NOTE FOR WINDOWS 8.1 USERS: Most games won't work with v-sync whether you force it via Catalyst Control Centre or enable it in-game. This is purely to do with the lack of updated drivers for Windows 8.1. To get around this simply run the game executable (not the launcher) in Windows 8 (or 7) compatability mode and you will find v-sync works fine.

Obviously I haven't tried this method with every single game ever released but every game I have tried it with (I've tried at least 25 so far) has shown a noticable improvement on performance (e.g usually frames per second or the ability to put anti-aliasing up another notch without the mouse getting floaty)

Hmm, always makes me wonder why they don't just enable it without having to make me run through hoops...probably some deal they have with MS in order to push people over to new operating systems.

January 29, 2014 | 09:06 AM - Posted by Patrick3D (not verified)

I've been enjoying games with a A10-7850 paired with a R7 250 even without the 13.35 driver, looking forward to it releasing this week though. Dual Graphics works with the 13.30 driver and the benchmarks I've run this far show significant performance improvements with it enabled.

My experience thus far has been that this combination handles any game with Medium/High settings at 1080P and High/Ultra settings at 720P (depends on the intensity of the game). The big killer of performance is tesselation, that knocks off 10+FPS itself, oh and TressFX (good hair = bad framerate).

February 4, 2014 | 10:20 AM - Posted by Mark van Engelen (not verified)

Hi,

I'm running the same set up as you, but I can't get dual graphics to work... Which asrock bios version are you running? I seem to be missing the dual graphics option in the uefi.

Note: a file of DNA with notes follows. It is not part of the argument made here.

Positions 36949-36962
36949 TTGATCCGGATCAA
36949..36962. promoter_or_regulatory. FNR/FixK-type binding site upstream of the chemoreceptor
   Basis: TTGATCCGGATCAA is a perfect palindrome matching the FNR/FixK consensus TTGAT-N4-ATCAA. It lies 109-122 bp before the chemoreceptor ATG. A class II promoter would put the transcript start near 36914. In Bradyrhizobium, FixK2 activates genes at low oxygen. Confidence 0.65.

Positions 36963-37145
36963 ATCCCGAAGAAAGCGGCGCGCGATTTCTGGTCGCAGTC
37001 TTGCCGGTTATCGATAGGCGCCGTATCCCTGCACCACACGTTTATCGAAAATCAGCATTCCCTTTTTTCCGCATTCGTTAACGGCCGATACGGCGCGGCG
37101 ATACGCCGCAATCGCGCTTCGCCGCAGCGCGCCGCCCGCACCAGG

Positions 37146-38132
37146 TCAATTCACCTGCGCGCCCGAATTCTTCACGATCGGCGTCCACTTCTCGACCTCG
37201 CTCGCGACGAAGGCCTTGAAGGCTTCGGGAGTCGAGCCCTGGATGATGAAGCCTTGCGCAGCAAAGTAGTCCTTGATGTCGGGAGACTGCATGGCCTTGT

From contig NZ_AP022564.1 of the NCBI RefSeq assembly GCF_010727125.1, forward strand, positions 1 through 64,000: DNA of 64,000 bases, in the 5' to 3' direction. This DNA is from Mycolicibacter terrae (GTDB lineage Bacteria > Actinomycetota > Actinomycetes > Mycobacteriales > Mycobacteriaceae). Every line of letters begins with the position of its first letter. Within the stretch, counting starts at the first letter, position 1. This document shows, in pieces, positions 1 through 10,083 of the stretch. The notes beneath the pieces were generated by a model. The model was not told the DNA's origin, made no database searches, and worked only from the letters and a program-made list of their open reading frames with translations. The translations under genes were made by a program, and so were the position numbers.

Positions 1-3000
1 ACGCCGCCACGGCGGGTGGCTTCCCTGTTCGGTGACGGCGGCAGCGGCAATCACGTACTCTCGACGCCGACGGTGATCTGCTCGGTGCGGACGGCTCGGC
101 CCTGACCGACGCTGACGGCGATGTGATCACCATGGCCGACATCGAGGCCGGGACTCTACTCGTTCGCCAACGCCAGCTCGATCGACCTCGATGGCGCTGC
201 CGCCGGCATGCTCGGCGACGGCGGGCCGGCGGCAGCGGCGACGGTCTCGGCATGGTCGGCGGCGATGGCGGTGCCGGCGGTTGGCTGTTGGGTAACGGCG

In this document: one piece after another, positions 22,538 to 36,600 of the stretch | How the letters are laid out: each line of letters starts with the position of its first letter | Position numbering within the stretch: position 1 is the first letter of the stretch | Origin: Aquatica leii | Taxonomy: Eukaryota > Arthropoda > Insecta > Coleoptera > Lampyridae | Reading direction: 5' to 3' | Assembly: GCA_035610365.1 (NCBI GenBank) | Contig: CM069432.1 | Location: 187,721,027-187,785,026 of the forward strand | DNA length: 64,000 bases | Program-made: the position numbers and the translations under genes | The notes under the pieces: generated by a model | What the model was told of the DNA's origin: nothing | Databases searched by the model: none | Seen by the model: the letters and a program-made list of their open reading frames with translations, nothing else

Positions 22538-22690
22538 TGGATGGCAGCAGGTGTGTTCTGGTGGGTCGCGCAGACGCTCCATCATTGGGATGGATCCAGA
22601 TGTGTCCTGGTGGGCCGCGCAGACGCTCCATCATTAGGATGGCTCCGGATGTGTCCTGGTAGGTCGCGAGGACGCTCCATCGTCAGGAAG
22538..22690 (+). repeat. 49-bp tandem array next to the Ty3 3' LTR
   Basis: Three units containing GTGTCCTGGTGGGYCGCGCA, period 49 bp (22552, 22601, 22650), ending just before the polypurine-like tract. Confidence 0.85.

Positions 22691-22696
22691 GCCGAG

February 5, 2014 | 06:27 AM - Posted by KevTheGuy (not verified)

You can enable dual graphics in the Catalyst Control Center.

January 29, 2014 | 09:28 AM - Posted by Ryan D. (not verified)

Still to little to late and most everybody I know in the PC Gaming scene is on Nvidia and Intel enjoying the great gaming experiences.

January 29, 2014 | 09:50 AM - Posted by Anonymous (not verified)

Sorry, I posted this originally in wrong thread.

Ryan, why was this test not done with the current flagship A10-7850 apu?

While this is good news for AMD, I doubt gamers are going to choose this route (buying more expensive RAM) with that low of a discrete GPU.

Better to just buy a tier or 2 higher on discrete with that money.

You could easily build a rig at same price point with an AMD Vishera paired with a 650ti boost or used 660ti and smash those Kaveri bencharks and not have to deal with frame pacing.

Also pricing a rig without OS, case, and psu is totally inaccurate and I wish you'd stop doing that.

January 29, 2014 | 11:27 AM - Posted by Ryan Shrout

At the time of testing I did not have the 7850K.

January 29, 2014 | 11:04 AM - Posted by snook

dear lord all is lost in the comment section. read more and enjoy this article for what it is. two people out of eleven that have a clue?